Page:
Maud Butler’s daring but unsuccessful attempt to get to the front on the Suevic in December 1915 appears only to have strengthened her resolve to serve overseas. Three months later, on March 8, 1916, Maud was once again found aboard a troopship dressed in a soldier’s uniform. This time, when she was caught, Maud stated quite plainly that she “wanted to go to the war.”
Maud had been let down by her non-regulation boots on her first attempt to get to the front. On this second occasion, Maud was better prepared.
“This time I made no mistake. I got military boots and made an identification disc, which I stamped ‘No. 4850. Pte. Harry Denton, 15th Battalion, 3rd Infantry Brigade, Australia.” (She had also managed, somehow, to get hold of a revolver.) “Then I waited my chance,” Maud told the reporters.
The evening of Tuesday, March 7, 1916, found Maud waiting patiently in the darkness on the docks. She had no intention of climbing up a 25ft rope this time. Instead, she was watching what one reporter described as “the zig-zag line known as the ‘Drunks Procession’,” winding its way onto a troopship.
A Member of the “Drunks Procession”
It was the night before the ship’s departure for Egypt, and “an unsteady, straggling line of men – soldiers back from final leave” were boarding.
“Miss Butler noticed that the sentries grew tired of asking these individuals for names, numbers, and other particulars, because in most cases the men were too drunk to tell them. So just as a particularly unsteady group of soldiers passed her she stepped in behind them.”
“Walking with heavy lurches to either side, and making rough verbal imitations of the noises uttered by the men, Miss Butler essayed a few passable hiccups and eluded the wearied sentries.”
Maud had once again managed to successfully board a troopship, this time the Star of England, carrying the 15th Reinforcements for the 13th Battalion of the Australian Imperial Force (4th Infantry Brigade).
Among those on board were men who had been inspired to join up by one of the first recruitment efforts held in NSW in 1915, known as the ‘Coo-ee March’.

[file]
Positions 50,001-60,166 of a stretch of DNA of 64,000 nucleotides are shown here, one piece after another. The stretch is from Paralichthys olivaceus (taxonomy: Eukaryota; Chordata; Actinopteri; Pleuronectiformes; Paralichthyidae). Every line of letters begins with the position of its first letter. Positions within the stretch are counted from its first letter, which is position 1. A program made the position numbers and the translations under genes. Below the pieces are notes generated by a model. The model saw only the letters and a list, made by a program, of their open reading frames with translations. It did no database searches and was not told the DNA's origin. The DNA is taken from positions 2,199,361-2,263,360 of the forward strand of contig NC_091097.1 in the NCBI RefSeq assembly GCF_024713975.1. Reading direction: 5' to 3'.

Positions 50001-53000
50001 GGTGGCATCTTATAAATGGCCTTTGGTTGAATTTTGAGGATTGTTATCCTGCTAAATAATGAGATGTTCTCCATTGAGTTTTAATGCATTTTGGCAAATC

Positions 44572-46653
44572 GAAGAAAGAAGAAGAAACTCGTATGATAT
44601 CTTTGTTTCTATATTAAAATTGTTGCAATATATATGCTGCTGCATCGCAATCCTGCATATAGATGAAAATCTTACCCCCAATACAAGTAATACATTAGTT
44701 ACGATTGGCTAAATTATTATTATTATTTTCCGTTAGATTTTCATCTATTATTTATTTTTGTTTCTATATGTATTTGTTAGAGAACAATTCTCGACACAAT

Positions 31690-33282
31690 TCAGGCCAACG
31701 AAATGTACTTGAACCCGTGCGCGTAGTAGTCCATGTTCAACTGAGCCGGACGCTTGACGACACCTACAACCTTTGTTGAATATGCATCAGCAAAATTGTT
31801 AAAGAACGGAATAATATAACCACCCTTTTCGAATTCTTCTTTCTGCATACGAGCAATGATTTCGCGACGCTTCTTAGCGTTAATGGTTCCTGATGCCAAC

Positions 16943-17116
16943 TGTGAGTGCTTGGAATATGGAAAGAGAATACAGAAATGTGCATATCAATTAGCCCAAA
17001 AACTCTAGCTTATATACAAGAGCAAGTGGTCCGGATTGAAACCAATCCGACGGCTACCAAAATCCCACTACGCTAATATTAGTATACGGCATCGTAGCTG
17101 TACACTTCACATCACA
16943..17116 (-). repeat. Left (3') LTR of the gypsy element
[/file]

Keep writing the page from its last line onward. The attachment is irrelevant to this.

The Coo-ee Recruits
William T Hitchen, a Gilgandra plumber, came up with the idea of a march from Gilgandra to Sydney to inspire and attract greater numbers of troops.
Starting with 35 men in Gilgandra, the Coo-ee marchers held recruitment demonstrations in each town along the way, with the 320 mile venture resulting in 263 recruits by the time they reached the Liverpool camp on 12 November, 1915.
At Liverpool, the men undertook a four month training program before boarding the Star of England and commencing their journey to Egypt – and ultimately to France – on March 8, 1916.
But the patriotic Maud would not go with them.
Once aboard the troopship, Maud hid at the back of the ship. She was asleep there in the morning when a ship’s officer found her. He asked for her identification disc.
Unfortunately for Maud, her preparations again failed her.
With a sinking heart Maud watched the officer open his book and look for the corresponding number there. “That’s not the name here against that number,” the officer had said.
Maud was immediately arrested and hauled off the ship, to be charged later that day in the Sydney Water Police Court with “wearing a military uniform while not being a member of the Australian defence force.” Maud pleaded guilty, and promised to “return home and not to attempt again to join the forces.”
Maud’s gun and uniform were taken from her and she was sentenced to be gaoled “until the rising of the court”, meaning until the court closed for the day.
Afterwards Maud was interviewed again by reporters. Although she was less eager to talk than she had been the first time, Maud declared that she did want the public to understand why she had tried to get on board a second time.
“You see,” she said, “The military people have not given me permission to go and do what I can to help our boys, although I am tired of asking. There was nothing for it but to stow away and try to bluff it through.”
Maud’s efforts to serve overseas had ended in vain, but her courage and determination were clearly inspiring to other young Australian women at the time. For example, in a letter to a newspaper editor, a “J.S.” of Penshurst, who represented herself as an “Australian girl”, described Maud with fervent admiration as “Miss Maud Butler, the Australian who tried three times to get to the front.”
“J.S.” was mistaken, of course, because Maud in fact had only tried twice at that stage – at least as far as we know. But Australians hadn’t heard the last of Maud Butler.